For our August 2017 issue, we explored Cincinnati’s rebuilding boom.
If you’re hoping for one of those old-timey, fast-talking auctioneers to get the competitive juices flowing, the Hamilton County Sheriff’s property sale won’t cut it. But it is the best chance to land your next rehab project at a steep discount.
The sheriff’s office holds a property sale every Thursday at 11 a.m. outside Room 260 of the Hamilton County Court House, auctioning off a list of about 20–30 residential and commercial foreclosures. Verbal bidding on each property—directed by a subdued, monotone county employee—starts at two-thirds of the appraised value, with 10 percent of that appraised value due on the spot from the highest bidder. A rare handful of properties (usually in desirable neighborhoods) go for more than the appraised value, but most are bought back by the bank at or close to the initial price—meaning in general, there’s ample opportunity to score a hot deal. “A lot cheaper than you could through the normal real estate market,” says Clint Richmond. He and his wife Megan bought a multi-family home in East Walnut Hills at an auction last fall, and spent close to a year renovating it before renting it to tenants earlier this summer.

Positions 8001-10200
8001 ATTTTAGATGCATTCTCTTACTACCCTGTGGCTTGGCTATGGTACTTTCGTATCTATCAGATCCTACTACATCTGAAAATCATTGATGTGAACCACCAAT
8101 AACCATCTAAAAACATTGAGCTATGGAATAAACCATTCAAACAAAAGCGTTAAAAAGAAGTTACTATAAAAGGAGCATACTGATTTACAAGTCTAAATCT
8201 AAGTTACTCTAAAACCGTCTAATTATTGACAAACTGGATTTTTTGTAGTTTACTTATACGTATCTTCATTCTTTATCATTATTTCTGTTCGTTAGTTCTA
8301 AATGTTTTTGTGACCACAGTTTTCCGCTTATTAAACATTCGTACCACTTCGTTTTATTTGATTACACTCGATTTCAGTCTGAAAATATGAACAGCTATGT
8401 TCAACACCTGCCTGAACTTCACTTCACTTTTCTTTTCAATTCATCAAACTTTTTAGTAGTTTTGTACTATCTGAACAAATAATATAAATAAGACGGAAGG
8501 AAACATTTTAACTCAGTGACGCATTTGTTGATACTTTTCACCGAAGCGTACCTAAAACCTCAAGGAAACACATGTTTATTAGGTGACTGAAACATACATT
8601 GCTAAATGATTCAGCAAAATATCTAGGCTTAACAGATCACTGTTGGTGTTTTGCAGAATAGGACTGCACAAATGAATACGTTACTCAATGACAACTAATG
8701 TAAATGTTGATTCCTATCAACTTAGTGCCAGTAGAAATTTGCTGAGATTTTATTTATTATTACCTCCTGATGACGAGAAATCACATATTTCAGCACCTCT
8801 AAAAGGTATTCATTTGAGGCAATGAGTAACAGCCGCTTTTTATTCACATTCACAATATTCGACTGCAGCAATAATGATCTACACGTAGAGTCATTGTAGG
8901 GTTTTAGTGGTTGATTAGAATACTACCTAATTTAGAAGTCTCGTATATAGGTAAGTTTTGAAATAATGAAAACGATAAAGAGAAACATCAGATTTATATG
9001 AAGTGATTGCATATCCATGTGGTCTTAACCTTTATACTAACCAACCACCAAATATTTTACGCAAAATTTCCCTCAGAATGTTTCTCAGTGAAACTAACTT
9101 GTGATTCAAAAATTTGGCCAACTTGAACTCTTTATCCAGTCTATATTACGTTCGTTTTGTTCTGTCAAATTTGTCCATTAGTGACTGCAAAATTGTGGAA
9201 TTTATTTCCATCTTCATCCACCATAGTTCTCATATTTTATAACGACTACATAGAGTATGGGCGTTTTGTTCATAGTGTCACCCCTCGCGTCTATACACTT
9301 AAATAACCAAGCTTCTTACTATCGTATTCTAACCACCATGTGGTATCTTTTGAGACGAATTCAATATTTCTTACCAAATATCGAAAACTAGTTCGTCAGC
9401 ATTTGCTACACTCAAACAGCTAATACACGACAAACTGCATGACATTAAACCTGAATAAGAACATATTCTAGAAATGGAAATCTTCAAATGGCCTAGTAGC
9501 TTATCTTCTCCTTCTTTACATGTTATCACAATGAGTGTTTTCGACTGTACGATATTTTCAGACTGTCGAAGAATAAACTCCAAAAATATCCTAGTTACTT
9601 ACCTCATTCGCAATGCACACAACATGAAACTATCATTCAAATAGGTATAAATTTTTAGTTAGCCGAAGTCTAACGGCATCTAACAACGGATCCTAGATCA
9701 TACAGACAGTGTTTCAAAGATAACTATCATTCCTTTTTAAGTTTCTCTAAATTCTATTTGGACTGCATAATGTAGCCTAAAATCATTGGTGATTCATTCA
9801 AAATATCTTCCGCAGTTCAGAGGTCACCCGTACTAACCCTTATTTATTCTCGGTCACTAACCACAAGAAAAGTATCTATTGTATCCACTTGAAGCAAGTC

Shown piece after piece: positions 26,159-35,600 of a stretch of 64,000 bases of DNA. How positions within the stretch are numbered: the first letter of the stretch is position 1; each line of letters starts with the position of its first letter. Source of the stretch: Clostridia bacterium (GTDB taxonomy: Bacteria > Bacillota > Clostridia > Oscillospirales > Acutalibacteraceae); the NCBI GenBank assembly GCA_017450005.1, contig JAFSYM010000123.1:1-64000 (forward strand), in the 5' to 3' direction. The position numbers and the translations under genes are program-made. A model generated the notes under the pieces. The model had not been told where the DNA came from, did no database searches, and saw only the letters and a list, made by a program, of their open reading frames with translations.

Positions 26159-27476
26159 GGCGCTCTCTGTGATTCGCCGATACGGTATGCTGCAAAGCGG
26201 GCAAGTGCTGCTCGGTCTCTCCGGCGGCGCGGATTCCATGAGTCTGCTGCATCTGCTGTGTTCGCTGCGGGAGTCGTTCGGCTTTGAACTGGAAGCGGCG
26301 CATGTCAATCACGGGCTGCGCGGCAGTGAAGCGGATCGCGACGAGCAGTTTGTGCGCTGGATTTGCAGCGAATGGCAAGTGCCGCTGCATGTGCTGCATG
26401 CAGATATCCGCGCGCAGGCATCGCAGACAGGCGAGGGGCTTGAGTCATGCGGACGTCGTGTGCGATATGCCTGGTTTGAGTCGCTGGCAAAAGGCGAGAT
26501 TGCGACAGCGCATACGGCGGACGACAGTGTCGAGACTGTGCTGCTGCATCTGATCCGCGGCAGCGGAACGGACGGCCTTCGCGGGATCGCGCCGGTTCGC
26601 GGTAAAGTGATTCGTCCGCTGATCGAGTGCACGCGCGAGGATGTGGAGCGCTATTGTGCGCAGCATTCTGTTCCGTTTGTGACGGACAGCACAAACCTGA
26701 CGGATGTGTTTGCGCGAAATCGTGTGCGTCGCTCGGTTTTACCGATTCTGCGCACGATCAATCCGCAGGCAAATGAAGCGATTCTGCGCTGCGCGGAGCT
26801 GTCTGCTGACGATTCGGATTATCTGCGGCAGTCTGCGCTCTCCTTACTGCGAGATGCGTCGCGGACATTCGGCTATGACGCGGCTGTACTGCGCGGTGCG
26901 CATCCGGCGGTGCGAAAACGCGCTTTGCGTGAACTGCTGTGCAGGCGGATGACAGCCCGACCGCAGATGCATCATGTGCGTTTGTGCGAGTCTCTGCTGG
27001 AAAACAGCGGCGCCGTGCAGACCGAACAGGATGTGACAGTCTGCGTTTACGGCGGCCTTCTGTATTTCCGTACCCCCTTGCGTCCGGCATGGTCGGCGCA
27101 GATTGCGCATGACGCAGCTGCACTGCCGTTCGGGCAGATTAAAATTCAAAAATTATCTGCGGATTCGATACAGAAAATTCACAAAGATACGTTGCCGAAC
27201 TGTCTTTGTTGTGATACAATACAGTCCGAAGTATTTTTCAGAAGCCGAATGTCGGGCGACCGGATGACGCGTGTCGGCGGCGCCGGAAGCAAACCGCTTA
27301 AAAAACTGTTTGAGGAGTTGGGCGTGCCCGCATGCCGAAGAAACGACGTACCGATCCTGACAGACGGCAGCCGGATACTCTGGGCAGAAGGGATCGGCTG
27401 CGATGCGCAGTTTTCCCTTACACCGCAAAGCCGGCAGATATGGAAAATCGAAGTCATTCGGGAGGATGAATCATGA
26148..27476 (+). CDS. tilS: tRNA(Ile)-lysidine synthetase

There are drawbacks to the process. “It was a lot of work,” says Clint. “Probably more than we expected.” Most properties are purchased sight unseen without the benefit of a simple walkthrough, let alone an inspection. And because full payment is due 30 days after the sale, it can be difficult for new owners to secure traditional financing through a bank loan. It’s an obvious risk/reward system, but with real estate, every little bit counts. “For the right place, we’d do it again,” says Megan. “All in all, it turned out better than we thought.”